Faraday Future, the beleaguered electric car company, hit another roadblock.
This week the company revealed it was shutting down construction of the massive $1 billion, 3 million-square foot manufacturing facility in North Las Vegas it announced last year.
It hasn’t been a smooth ride, so it’s not a total surprise that the company is halting the project. Back in November, cash problems left contractors unpaid, and plans were re-evaluated. A smaller building was designed and slated to open this fall.
Now, even those scaled-down plans have been scrapped.
The company still plans to begin production of its FF 91 by 2018 even though the factory isn’t happening. The car is slated to be an electric, autonomous hatchback sedan with 1,050 horsepower that can go from zero to 60 MPH in 2.4 seconds — basically, a Tesla rival.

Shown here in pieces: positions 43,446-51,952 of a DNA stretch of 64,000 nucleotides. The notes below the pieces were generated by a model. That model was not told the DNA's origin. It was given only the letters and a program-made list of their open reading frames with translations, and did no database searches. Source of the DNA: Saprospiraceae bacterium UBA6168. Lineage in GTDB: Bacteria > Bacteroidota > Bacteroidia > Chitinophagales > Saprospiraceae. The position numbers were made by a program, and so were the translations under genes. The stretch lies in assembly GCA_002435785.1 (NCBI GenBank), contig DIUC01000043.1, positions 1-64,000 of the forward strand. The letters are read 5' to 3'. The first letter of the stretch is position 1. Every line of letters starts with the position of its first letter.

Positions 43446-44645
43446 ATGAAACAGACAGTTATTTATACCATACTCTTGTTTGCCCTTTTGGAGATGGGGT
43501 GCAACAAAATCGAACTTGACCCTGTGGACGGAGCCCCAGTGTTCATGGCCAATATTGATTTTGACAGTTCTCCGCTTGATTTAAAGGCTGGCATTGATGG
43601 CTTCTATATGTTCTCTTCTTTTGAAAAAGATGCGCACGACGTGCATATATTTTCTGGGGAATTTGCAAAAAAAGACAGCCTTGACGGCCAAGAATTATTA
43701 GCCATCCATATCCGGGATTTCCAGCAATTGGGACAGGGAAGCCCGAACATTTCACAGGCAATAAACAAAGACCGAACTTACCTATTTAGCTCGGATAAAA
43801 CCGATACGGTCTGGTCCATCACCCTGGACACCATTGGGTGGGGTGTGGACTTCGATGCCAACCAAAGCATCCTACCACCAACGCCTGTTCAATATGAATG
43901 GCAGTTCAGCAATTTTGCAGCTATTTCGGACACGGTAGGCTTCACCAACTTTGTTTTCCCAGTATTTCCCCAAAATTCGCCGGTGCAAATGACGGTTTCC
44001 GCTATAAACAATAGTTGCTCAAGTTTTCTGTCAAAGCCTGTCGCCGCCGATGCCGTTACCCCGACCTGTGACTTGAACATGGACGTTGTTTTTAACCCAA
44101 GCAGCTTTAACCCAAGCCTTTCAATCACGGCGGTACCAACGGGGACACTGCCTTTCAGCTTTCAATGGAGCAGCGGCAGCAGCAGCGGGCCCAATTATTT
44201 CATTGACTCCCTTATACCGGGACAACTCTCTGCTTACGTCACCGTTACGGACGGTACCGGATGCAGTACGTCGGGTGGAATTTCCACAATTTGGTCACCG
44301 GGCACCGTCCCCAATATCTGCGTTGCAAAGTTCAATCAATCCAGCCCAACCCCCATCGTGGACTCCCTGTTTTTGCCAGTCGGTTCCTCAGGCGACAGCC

In an emailed statement, the company said it had “decided to put a hold on our manufacturing plan in Nevada.” But it doesn’t sound like Faraday Future is giving up on the 900-acre site it purchased. “[We] firmly believe North Las Vegas is an ideal place for us to be,” the statement continued, without explaining what might go up instead of the factory.
Also, the company is still dealing with money problems. One of its major investors, Chinese billionaire Jia Yueting, had $180 million in assets frozen in a Shanghai court, according to the AP. Faraday Future says those issues aren’t related to the construction shut-down.
But if it wants to get its cars on the road it needs to find a production facility — and ASAP.
“We are in the process of identifying a manufacturing facility that presents a faster path to start-of-production,” the company said in its statement, which also promised more details on its “new strategy” in the coming weeks.
The Nevada car plant was originally touted as a job creator that would bring 4,500 jobs over 10 years. It also was going to have an “open air concept” with glass panels and courtyards and social spaces.
That vision of the future just hit the road.